No kitchen drawer should go without a little power screwdriver. any of the four in our recent test will do. But even those tiny drills were pretty serious workhorses, and for around-the-house tasks like tightening a loose cabinet pull, they're more than you need.
With Black & Decker's classic cordless screwdrivers, the problem was a lack of power, as anyone else who ever owned one knows. Yet, in recent years, batteries have changed. Power tools have evolved. And so here comes the Gyro, a new palm-sized driver with an attractive balance of weight, size, strength, and—thanks to a new gyroscopic sensor to control the bit's motion—dead simple ease of use. It could be what your kitchen drawer's been looking for all along.
A palm-sized 4-volt cordless screwdriver with a gyroscopic sensor that detects a flick of the wrist, then sends the bit spinning.
Anyone who lives in a house full of screws which occasionally need to be loosened or tightened.
Totally unique. The gyroscopic sensor becomes intuitive once you get used to its behavior. After that, a forward/reverse switch just seems primitive.
With the bit engaged in the screw head, a twist of the wrist in a counterclockwise direction starts a screw backing out, or vice versa. The heel of your hand depresses a big button, but your forefinger does not squeeze a trigger. The speed of the bit's RPM, from 1-180, reacts to the force with which you twist the tool. To stop it, you either twist in the opposite direction or take your hand off the button.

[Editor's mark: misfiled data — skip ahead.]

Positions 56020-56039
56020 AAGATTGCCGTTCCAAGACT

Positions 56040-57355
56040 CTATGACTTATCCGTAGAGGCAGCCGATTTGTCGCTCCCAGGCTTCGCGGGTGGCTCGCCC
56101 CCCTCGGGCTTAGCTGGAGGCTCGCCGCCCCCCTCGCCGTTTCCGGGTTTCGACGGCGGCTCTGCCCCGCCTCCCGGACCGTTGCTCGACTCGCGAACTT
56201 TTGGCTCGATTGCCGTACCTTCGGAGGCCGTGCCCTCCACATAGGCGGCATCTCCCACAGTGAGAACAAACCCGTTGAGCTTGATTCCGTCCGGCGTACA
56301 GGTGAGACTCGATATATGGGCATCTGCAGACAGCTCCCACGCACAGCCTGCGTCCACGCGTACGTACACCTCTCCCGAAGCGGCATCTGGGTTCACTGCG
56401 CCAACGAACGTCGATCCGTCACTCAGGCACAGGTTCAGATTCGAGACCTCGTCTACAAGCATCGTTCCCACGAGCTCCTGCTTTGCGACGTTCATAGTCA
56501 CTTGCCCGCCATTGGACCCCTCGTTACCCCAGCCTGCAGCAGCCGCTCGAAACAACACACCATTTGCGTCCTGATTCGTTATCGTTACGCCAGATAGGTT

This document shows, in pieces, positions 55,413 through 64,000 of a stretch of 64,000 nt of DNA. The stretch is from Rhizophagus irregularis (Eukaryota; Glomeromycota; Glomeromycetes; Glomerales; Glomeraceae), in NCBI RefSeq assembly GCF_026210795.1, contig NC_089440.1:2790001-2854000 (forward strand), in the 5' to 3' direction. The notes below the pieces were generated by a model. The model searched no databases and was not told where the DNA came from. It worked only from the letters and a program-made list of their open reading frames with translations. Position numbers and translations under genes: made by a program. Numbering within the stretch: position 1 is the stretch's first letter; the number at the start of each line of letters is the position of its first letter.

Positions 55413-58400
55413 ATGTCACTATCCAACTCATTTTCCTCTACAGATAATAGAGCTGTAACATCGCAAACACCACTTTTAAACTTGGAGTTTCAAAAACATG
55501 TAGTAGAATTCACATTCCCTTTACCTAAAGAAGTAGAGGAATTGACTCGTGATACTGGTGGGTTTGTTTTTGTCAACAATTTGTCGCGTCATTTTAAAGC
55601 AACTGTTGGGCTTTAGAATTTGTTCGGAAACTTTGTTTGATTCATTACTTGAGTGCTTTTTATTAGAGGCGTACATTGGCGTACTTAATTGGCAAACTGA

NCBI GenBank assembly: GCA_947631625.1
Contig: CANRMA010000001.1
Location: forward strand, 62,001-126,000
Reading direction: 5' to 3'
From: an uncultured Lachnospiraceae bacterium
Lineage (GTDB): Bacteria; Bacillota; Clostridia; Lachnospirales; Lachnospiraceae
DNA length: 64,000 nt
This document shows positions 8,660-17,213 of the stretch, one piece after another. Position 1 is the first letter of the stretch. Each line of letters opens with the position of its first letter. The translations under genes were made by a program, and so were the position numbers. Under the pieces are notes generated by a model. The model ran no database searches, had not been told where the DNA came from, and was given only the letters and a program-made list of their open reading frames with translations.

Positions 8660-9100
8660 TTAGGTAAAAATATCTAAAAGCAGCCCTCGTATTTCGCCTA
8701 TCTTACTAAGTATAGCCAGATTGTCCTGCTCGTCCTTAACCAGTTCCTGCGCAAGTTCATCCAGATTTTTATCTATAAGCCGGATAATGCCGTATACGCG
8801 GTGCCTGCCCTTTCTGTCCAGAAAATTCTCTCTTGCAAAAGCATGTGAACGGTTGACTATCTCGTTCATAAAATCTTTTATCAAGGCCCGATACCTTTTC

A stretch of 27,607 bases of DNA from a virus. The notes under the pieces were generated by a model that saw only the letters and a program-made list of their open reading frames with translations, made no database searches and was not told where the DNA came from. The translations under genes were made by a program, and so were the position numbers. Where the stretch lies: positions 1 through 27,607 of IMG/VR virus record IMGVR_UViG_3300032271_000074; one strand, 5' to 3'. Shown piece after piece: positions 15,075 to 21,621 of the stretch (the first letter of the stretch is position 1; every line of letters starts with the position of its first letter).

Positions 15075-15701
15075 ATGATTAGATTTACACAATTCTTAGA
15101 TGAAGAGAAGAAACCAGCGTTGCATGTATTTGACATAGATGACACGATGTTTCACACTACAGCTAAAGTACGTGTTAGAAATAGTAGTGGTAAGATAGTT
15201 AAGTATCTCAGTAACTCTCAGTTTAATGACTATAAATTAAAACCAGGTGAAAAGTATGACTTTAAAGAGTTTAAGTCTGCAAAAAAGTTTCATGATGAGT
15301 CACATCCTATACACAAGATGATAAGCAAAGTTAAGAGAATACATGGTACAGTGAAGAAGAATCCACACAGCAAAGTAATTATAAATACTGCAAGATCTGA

Smooth, instantaneous transitions between forward and reverse make it as intuitive as a manual screwdriver—with a small drill/driver's power.
Not heavy-duty at all. It's fine for tightening and loosening screws in ready-to-build furniture, door hinges, and drawer hardware. But with a relatively low max RPM and no way to grip a drill bit, it wouldn't be much use when assembling a small project using raw lumber.
The specs claim the battery holds a charge "for 18 months." But there's no battery life indicator on the tool, and you can't tell when it's reached a full charge while plugged in. Guess you just have to... look at the calendar?
- Tested the tool by tightening up some wiggly drawer pulls—a pet peeve—and by socking down some screws that had slipped a little in a door's hinge plate.
- Also loosened and retightened some correctly installed screws to check its strength at freeing a sticky fastener.
- The LED light shines just above where the bit tip makes contact, but it never directly illuminates the work.
- Very comfortable grip—makes either a manual screwdriver handle or a drill/driver's pistol grip seem a little awkward.
- You can easily let off the gyroscopic sensor to finish tightening a screw by hand, if you prefer to feel the screw's resistance to make sure it isn't overtightened and that the head doesn't strip.
If you have a weak old Black & Decker stick driver on that wall mount in your kitchen—and you still use it even though it's underpowered and quick to die—this is the upgrade you've been waiting for. The Gyro isn't going to be seen in the hands of many contractors on construction sites. But if you know someone who wants to pick up a power tool for the first time, this is a fine place to start.